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Keywords:

  • BONE MICROSTRUCTURE;
  • BONE STRENGTH;
  • HR-PQCT;
  • FINITE ELEMENT ANALYSIS;
  • ETHNICITY

ABSTRACT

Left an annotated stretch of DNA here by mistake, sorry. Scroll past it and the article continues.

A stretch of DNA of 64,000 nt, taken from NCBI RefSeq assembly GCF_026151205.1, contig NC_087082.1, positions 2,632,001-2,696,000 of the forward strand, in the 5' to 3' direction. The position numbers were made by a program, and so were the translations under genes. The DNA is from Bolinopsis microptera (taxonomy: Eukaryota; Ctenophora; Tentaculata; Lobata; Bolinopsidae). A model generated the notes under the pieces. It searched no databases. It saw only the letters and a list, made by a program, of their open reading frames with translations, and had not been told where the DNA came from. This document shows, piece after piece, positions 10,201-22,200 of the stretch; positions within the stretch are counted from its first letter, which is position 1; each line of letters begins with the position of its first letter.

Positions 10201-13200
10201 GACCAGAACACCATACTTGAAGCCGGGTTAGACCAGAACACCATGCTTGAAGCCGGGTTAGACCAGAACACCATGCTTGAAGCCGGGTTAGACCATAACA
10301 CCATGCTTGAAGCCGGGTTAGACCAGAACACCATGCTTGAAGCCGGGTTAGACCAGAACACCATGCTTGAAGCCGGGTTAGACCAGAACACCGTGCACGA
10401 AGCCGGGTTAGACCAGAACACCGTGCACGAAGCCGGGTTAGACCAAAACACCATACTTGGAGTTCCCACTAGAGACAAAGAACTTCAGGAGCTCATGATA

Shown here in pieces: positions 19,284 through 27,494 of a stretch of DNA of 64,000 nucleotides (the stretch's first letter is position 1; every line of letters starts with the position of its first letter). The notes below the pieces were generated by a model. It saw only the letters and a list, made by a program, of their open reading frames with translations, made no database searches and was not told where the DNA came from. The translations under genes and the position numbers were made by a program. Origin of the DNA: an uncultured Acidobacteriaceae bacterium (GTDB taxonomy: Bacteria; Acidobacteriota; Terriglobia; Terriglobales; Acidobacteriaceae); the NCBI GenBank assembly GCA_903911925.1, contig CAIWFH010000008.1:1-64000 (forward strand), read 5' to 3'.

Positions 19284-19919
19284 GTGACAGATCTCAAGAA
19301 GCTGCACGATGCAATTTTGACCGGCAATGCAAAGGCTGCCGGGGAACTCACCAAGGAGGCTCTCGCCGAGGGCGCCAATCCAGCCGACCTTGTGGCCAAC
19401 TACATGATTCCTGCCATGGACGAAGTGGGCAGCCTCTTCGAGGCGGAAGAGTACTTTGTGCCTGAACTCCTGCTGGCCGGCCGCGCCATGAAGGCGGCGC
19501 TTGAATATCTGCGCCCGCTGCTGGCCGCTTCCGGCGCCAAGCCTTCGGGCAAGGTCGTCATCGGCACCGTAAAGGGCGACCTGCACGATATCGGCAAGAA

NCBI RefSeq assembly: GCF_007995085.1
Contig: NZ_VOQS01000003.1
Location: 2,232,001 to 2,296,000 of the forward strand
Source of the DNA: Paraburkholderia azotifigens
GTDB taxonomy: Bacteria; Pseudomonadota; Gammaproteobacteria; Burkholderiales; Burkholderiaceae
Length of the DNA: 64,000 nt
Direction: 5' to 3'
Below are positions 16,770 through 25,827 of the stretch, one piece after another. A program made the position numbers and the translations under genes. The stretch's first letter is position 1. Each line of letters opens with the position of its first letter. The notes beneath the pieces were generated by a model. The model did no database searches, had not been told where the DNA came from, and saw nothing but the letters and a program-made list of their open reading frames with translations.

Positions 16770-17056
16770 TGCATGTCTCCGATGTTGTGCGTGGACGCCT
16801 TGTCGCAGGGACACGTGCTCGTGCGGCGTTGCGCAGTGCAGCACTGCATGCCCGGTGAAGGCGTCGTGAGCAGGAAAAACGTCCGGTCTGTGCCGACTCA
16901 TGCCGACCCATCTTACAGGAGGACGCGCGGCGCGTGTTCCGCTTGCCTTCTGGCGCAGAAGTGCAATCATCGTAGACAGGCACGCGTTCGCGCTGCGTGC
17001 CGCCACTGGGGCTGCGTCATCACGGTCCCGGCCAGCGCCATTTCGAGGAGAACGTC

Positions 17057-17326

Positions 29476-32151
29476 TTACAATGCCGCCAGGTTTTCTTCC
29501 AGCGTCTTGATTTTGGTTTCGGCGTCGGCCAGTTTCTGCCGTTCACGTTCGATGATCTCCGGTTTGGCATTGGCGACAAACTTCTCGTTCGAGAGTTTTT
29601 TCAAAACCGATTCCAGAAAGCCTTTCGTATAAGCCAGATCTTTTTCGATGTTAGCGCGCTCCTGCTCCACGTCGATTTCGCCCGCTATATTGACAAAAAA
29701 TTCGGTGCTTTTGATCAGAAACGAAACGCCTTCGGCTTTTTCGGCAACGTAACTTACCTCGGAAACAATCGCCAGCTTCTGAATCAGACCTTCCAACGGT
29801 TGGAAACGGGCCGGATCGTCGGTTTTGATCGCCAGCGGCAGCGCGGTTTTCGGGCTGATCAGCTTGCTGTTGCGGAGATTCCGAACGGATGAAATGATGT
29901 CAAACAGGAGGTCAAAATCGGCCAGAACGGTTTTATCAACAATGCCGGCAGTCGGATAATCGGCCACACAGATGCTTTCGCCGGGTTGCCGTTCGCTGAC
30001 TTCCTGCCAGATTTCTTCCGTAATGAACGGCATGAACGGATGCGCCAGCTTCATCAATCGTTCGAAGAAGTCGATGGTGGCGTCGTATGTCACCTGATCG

Paradoxically, Asians have lower areal bone mineral density (aBMD), but their rates of hip and wrist fractures are lower than whites. Therefore, we used high-resolution pQCT (HR-pQCT) to determine whether differences in bone macrostructure and microstructure, BMD, and bone strength at the distal radius were apparent in Asian (n = 91, 53 males, 38 females, [mean ± SD] 17.3 ± 1.5 years) and white (n = 89, 46 males, 43 females, 18.1 ± 1.8 years) adolescents and young adults. HR-pQCT outcomes included total BMD (Tt.BMD), trabecular bone volume fraction (BV/TV), and trabecular number (Tb.N), thickness (Tb.Th), and separation (Tb.Sp). We used an automated segmentation algorithm to determine total bone area (Tt.Ar), and cortical BMD (Ct.BMD), porosity (Ct.Po), and thickness (Ct.Th), and we applied finite element (FE) analysis to HR-pQCT scans to estimate bone strength. We fit sex-specific multivariable regression models to compare bone outcomes between Asians and whites, adjusting for age, age at menarche (girls), lean mass, ulnar length, dietary calcium intake, and physical activity. In males, after adjusting for covariates, Asians had 11% greater Tt.BMD, 8% greater Ct.BMD, and 25% lower Ct.Po than whites (p < 0.05). Also, Asians had 9% smaller Tt.Ar and 27% greater Ct.Th (p < 0.01). In females, Asians had smaller Tt.Ar than whites (16%, p < 0.001), but this difference was not significant after adjusting for covariates. Asian females had 5% greater Ct.BMD, 12% greater Ct.Th, and 11% lower Tb.Sp than whites after adjusting for covariates (p < 0.05). Estimated bone strength did not differ between Asian and white males or females. Our study supports the notion of compensatory elements of bone structure that sustain bone strength; smaller bones as observed between those of Asian origin compared with white origin have, on average, more dense, less porous, and thicker cortices. Longitudinal studies are needed to determine whether ethnic differences in bone structure exist in childhood, persist into old age, and whether they influence fracture risk.